Christ's Victory Over Death
Today as other years we celebrate a Holy Week, a Palm Sunday- a week of Christ’s entrance into Jerusalem to generously die and defeat the Cross, on our behalf. The difference this year might be that this is the Year… 2016, a New Jerusalem. A Year the Holy Father, Pope Francis has rightly named a Year of Mercy- with different socio-political and economic challenges with different forms of responsibilities, in our times, in our New Jerusalem!
In the light of today’s Scriptures, this week remains for us a teaching week of Christ’s Love, in our New Jerusalem, in our times. Palm Sunday week is a week Christ generously went to the Jerusalem Cross with great success. Christ triumphed on the cross because he humbled himself. He knew how to manage false accusations and charges against him. He manages it with patience, smiles, and endurance. He knew how to manage the challenges of his time- of his Jerusalem! He bore his sufferings patiently.
The Christ of the Gospels is that Suffering Servant long foretold in today’s first reading (Isa 50:4-7 (cf. 42:1-4; 49:1-6 and 52:13–53:12). In Isaiah, the Suffering Servant of God handled himself patiently with wisdom and humility in exile. He gave his back and cheek to those who slapped and plucked his beard in Babylon. He withstood those spitting and mockery for the love of his people the Israelites, the chosen people.
Christ would do the same, before those Jewish and Romans elites who persecuted him; who mocked him; who spitted on him, who slapped him. As Saint Paul would put it in his Letter to the Philippians (Phil 2:6-11), though he was in the form of God, when frustrated he obediently prayed Psalm 22, “my God my God why have you abandoned me.” He did not count equality with God. He patiently relied on God his father to deliver him.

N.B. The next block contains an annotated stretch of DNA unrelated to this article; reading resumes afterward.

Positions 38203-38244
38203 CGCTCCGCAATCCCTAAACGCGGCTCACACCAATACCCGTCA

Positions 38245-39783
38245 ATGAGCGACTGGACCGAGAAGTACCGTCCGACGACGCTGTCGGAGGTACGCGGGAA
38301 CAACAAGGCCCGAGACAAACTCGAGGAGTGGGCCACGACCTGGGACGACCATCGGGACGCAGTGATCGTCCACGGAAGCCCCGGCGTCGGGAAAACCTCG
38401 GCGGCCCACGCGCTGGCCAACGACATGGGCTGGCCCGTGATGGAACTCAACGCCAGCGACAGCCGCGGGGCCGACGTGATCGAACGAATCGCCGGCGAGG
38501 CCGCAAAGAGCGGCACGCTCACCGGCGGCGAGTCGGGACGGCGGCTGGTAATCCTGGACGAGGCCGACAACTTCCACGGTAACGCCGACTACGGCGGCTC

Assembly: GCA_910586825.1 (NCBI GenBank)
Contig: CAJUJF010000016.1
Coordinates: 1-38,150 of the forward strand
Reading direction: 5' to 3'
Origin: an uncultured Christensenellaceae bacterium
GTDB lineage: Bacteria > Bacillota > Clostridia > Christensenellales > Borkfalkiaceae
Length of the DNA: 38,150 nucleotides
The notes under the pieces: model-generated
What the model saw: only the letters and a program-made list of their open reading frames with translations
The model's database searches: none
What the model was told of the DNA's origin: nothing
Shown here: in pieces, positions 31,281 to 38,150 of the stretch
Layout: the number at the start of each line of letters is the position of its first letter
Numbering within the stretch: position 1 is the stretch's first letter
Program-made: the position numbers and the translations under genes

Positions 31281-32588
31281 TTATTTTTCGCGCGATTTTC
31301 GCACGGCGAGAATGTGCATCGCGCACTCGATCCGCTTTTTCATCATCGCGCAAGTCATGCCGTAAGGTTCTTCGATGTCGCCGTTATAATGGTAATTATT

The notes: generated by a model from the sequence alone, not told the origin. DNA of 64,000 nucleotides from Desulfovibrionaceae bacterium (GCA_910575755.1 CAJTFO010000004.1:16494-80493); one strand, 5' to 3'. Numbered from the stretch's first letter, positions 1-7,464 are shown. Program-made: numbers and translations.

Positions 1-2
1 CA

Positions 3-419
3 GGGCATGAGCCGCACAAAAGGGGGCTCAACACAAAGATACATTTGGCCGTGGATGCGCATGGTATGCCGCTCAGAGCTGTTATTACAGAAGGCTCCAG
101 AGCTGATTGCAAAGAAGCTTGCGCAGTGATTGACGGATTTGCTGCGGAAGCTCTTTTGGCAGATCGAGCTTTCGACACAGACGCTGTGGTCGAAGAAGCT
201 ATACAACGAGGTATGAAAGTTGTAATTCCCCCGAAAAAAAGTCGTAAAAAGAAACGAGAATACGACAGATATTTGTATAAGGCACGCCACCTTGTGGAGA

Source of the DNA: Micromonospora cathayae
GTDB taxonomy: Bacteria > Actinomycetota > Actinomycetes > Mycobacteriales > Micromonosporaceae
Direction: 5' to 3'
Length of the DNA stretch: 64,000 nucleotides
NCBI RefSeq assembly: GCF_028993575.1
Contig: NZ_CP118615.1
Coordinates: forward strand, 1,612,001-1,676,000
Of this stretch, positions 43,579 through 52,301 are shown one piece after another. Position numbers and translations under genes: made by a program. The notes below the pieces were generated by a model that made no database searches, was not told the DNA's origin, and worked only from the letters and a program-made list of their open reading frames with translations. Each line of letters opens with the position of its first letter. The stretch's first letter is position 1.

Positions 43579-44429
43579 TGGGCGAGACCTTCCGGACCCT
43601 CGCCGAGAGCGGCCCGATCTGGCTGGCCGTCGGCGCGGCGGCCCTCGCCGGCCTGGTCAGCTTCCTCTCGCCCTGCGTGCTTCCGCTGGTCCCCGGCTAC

With our God’s given talents, and blessings, the question for us today is, when frustrated or challenged with illnesses, set-backs, loss of our loved ones, to whom do we turn? Do we rely on the help of God to deliver us--- from such frustrations including--- poverty, ignorance, malice, jealousy, laziness, covetousness, and indifference over the plight of the poor, the less-privileged, the weak, and the aged?
Or are we prepared to be like those who lined the street of Jerusalem to welcome Christ, on Palm Sunday. Are we ready to welcome Christ the Messiah in our homes, communities and families? Are we ready to allow Christ to clean Jerusalem, our nations, our politics and our governments? What about following the examples those women who stood on the foot of the Cross. What about our imitating the Beloved Disciples, those Gentiles, those Jews, Nicodemus and Joseph of Arimathaea who went asking for the body of Jesus for a kingly anointing and speedy royal burial in a new tomb that had been hewn in a rock (Matt 27:57-61; Mk 15:42-47; Lk 23:50-56 and John 19:38-42).
The tomb was never going to be the final destination of Christ but his saving resurrection. As we walk through this Holy Week may we see it as a Holy and a Saving Week; a Week of grace of victory of life over death and a Week of Divine Mercy, Peace and Love!